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Advent integration into Fairfax companies continues

As reported last month, the Canadian conglomerate announced that it intended to merge its smallest Lloyd’s operation into Brit, Newline and Allied World.

All of the staff at Advent – who number just over 100 – are being placed under consultation, although Fairfax is likely to look to transfer as many as possible to its other carriers.

Prior to Fairfax’s announcement, this publication reported that Advent had pulled out of open market hull and cargo business.

This was followed by news that Advent’s binders and casualty treaty teams are to move to Brit.

It is understood that the current head of property binders at Advent, Sarah Mendola, will move to Brit to head up an enlarged property binders team.


Jim Quinn, head of reinsurance at Advent, will set up a casualty treaty unit in New York for Brit, re-joining a business he left five years ago.

Earlier this week, The Insurance Insider revealed Syndicate 780 was to transfer its accident and health (A&H) portfolio to Allied World.

According to Lloyd’s syndicate results for 2017, A&H made up $86.2mn of Advent’s $271.2mn of gross written premium, making it the largest segment by class of business.

Sources have indicated that much of the business is reinsurance for Fairfax travel and personal accident insurance policies.

On the syndicate’s website, Advent lists coverage areas including sports disability, aviation, war and terror personal accident, occupational accident and student accident and travel. Products can be written on a direct, facultative or treaty basis.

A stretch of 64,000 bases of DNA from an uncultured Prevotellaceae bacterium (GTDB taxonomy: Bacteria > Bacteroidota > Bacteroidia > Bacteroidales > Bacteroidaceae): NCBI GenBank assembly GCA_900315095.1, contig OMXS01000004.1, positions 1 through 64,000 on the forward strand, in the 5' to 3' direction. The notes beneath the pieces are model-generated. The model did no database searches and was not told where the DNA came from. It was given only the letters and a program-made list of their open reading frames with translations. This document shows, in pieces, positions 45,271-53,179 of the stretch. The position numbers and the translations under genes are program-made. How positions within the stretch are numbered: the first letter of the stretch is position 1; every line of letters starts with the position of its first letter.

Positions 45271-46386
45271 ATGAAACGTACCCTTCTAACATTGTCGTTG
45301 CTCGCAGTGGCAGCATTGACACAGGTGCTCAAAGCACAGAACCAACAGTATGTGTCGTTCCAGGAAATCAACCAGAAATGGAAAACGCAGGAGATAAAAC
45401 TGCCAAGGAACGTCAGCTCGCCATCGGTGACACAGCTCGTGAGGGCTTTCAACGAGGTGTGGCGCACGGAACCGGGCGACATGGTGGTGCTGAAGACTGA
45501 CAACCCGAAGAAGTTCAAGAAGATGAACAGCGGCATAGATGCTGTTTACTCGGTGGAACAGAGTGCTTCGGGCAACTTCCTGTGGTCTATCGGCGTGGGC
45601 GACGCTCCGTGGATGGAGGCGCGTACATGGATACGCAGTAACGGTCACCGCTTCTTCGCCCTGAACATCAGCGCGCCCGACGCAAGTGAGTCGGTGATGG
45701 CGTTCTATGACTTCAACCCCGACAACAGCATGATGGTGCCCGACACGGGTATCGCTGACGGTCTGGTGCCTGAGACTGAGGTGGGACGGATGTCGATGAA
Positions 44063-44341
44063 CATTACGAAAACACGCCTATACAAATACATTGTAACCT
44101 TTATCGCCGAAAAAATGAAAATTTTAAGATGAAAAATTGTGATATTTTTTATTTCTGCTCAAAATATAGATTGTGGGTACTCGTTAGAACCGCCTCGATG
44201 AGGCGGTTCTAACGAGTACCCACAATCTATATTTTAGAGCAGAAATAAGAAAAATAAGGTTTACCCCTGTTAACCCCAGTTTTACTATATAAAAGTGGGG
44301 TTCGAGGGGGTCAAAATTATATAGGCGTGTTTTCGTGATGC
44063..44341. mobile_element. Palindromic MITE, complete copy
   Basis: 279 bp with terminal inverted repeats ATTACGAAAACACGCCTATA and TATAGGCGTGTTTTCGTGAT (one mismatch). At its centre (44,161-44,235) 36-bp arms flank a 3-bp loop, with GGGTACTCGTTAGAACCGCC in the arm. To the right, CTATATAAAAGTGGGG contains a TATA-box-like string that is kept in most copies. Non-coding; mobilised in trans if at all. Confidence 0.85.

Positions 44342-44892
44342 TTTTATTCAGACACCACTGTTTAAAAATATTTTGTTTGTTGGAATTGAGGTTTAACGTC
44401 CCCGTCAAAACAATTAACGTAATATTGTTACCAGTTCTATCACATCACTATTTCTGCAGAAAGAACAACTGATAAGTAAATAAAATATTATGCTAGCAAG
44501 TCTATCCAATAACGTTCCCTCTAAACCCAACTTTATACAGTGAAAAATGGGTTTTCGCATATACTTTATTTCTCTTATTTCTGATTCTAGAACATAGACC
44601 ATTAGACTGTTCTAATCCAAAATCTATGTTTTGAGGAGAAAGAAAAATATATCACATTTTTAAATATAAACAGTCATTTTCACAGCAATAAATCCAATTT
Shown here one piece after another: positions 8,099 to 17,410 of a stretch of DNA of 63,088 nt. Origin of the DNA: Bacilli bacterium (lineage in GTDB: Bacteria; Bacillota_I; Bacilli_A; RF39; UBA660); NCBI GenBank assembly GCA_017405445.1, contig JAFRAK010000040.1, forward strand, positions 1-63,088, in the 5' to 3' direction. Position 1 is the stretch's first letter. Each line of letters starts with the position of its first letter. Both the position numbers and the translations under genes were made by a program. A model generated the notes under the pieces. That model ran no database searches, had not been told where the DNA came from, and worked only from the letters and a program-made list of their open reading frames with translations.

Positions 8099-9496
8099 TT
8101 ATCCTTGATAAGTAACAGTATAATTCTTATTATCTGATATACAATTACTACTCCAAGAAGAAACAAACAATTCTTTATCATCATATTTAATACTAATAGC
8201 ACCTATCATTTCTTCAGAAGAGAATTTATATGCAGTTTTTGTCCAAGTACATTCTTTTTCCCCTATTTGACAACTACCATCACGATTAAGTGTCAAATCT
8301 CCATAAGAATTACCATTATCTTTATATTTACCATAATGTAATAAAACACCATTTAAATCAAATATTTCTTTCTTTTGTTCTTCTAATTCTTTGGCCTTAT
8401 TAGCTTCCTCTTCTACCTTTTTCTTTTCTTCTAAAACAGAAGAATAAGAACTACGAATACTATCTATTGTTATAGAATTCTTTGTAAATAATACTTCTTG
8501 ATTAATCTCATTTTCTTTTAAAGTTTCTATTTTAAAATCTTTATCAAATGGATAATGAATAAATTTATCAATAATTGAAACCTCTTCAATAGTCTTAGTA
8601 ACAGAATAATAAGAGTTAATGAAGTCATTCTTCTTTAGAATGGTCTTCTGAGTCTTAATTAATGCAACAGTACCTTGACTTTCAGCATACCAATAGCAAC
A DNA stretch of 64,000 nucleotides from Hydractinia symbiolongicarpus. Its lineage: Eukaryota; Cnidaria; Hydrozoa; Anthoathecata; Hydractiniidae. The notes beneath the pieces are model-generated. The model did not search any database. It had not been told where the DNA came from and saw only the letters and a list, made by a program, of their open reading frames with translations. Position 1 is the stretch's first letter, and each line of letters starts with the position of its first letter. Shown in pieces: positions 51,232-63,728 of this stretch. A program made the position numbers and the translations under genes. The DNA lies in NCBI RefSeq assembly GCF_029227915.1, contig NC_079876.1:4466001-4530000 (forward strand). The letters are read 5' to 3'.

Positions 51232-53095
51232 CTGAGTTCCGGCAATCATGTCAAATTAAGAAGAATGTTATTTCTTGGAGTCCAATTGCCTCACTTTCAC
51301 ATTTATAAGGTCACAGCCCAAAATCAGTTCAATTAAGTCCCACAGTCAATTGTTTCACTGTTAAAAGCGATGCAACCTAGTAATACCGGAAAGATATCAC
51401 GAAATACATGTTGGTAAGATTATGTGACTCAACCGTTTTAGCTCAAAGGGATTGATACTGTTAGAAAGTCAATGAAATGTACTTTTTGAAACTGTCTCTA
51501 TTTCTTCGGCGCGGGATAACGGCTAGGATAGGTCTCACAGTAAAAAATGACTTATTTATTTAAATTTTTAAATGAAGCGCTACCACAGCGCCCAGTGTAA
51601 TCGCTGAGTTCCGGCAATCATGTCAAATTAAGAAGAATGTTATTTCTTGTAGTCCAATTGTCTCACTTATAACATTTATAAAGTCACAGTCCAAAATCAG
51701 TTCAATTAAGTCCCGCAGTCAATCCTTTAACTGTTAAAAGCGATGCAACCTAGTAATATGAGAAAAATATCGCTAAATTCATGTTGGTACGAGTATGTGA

Simon Brimicombe, head of consumer products, is listed under key contacts. It is unknown what will happen to Brimicombe and any other affected staff.

Allied World declined to comment.

Fairfax has indicated it intends to transfer some of Advent’s books of business to Brit and some to Allied World, placing the rest into run-off, potentially through its legacy vehicle RiverStone.

Sources have suggested Advent’s open market direct and facultative property book is likely to be put into run-off, given the weak profitability of the class.

As yet, it has not been revealed what will happen to Advent’s well-established terror book.

Advent Syndicate 780 reported a loss of $20.4mn in 2017, swinging from a profit of $12.4mn the previous year.

It ran up a combined ratio of 126 percent, almost 26 points worse year on year.

Syndicate 780 wrote $271mn of business in 2017, 5.2 percent more than in the preceding year.


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